Amazon Berkshire’s health care initiative hires expert in contracting for quality

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Joseph Burns (@jburns18), a Massachusetts-based independent journalist, is AHCJ’s topic leader on health reform. He welcomes questions and suggestions and tip sheets at

Dana Gelb Safran

Last spring, Atul Gawande, M.D., became chief executive officer of an unnamed initiative that will cover the health costs of 1.2 million employees and family members of Amazon, Berkshire Hathaway and J.P. Morgan. Shortly after being named CEO, Gawande said the initiative would aim to eliminate three kinds of waste in the health care system: administrative costs, high prices, and inappropriate use of health care services, as Zachary Tracer reported for Bloomberg News.

Last week, we got a clue about how Gawande might approach these three challenges when the initiative hired Dana Gelb Safran, Sc.D., from Blue Cross Blue Shield of Massachusetts. At BCBS, Safran has served as chief performance measurement and improvement officer and senior vice president, enterprise analytics and has been instrumental in developing and running BCBS’ innovative Alternative Quality Contract with physicians and hospitals throughout the state. When it was launched in 2009, the goal of the AQC was to improve quality and slow spending growth. Since then, it has had modest success in meeting both goals.

At CNBC, Christina Farr reported on Safran’s hiring, saying she specializes in analyzing data to improve patient health and will start early next year with title “head of measurement.” In addition to her roles at BCBS, Safran also is an associate professor at the Clinical and Translational Science Institute at Tufts University.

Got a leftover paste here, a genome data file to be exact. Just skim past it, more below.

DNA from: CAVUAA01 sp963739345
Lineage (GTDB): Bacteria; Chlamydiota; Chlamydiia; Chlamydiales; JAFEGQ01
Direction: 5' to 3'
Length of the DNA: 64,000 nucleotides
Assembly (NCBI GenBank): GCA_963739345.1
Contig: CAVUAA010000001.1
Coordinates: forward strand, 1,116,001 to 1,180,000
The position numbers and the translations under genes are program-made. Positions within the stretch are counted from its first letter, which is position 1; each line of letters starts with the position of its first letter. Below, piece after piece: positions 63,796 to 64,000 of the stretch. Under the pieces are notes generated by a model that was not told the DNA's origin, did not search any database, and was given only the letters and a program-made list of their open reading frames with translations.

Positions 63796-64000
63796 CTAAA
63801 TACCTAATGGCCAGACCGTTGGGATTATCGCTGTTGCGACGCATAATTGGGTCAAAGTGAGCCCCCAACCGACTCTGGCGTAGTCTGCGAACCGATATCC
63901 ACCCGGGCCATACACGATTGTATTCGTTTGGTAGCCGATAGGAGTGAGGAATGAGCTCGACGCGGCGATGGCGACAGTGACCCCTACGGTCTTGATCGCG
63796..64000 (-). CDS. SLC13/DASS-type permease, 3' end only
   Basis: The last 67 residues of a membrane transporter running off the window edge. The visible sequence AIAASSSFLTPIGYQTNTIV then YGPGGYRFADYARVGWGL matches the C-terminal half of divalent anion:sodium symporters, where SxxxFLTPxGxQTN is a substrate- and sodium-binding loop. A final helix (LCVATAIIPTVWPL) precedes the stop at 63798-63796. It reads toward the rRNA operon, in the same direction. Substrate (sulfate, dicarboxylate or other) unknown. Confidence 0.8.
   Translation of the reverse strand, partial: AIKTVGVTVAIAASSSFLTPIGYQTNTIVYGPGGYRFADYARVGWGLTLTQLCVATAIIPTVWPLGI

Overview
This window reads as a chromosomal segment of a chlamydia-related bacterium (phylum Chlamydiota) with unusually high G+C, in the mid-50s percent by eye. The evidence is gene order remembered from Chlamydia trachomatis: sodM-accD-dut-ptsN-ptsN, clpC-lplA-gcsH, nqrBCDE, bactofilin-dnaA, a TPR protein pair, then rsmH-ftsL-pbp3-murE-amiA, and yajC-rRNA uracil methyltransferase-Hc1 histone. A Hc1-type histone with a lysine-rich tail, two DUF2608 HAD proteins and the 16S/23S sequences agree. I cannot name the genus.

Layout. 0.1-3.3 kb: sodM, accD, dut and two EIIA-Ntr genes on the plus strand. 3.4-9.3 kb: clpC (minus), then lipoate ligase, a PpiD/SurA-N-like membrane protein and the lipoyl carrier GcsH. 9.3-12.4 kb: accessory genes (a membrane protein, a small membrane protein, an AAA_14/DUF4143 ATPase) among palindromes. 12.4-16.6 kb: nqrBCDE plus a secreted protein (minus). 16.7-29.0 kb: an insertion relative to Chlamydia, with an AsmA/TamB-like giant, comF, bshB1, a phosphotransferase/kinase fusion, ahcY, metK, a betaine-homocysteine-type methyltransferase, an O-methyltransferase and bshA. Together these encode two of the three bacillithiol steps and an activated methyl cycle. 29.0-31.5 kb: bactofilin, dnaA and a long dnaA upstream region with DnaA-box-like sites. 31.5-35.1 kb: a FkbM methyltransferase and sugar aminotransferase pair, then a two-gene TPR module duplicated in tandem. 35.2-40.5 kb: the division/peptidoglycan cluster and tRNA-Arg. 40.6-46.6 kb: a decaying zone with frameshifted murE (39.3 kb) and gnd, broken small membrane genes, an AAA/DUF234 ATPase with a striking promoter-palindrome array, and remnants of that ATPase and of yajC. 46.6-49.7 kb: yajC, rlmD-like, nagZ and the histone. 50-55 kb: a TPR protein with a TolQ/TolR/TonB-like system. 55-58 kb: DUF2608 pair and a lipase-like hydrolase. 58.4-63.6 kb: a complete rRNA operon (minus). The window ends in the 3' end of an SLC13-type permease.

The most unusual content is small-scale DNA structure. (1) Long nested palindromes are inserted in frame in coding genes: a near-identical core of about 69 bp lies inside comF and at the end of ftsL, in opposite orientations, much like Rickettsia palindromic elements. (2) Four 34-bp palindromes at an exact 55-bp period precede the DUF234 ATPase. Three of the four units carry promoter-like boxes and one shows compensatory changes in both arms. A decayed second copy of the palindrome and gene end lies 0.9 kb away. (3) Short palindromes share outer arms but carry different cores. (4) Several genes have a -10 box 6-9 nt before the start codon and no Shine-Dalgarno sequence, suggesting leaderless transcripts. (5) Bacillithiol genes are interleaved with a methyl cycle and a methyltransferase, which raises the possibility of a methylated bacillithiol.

Hiring Safran suggested data will drive health care decision-making for the employees of Amazon Berkshire Hathaway and J.P. Morgan, Farr wrote. What’s more, she added, “Having an exec who worked at a health plan could also be useful if the group decides to take on traditional insurers.”

When developing the AQC, Safran and other executives at BCBS paired a global budget (meaning a total amount that it intended to pay per patient) with 64 quality metrics and aimed to give physicians and hospitals enough of a financial incentive to improve quality while containing costs. In its first years, BCBS designed annual increases to be at about the same level as general inflation. Using historical claims data, BCBS set the global budget to cover all medical services for a year and adjusted that budget annually based on each patient’s health status.

As Safran and colleagues explained in an article in Health Affairs last year, the AQC’s global budget uses shared savings and shared financial risk. “It rewards physicians for savings below the risk-adjusted budget (shared savings) but also requires them to share in deficits with BCBS of Massachusetts for spending above the budget (shared risk),” they wrote.

“Previous analyses have found decreases in medical spending on claims and improved quality performance associated with the contract relative to control, with net savings appearing in the fourth year,” they added. We wrote about that analysis in this blog post, and last month, Priyanka Dayal McCluskey, a health care reporter for The Boston Globe, wrote about how BCBS is tweaking the AQC by paying hospitals to admit fewer patients.

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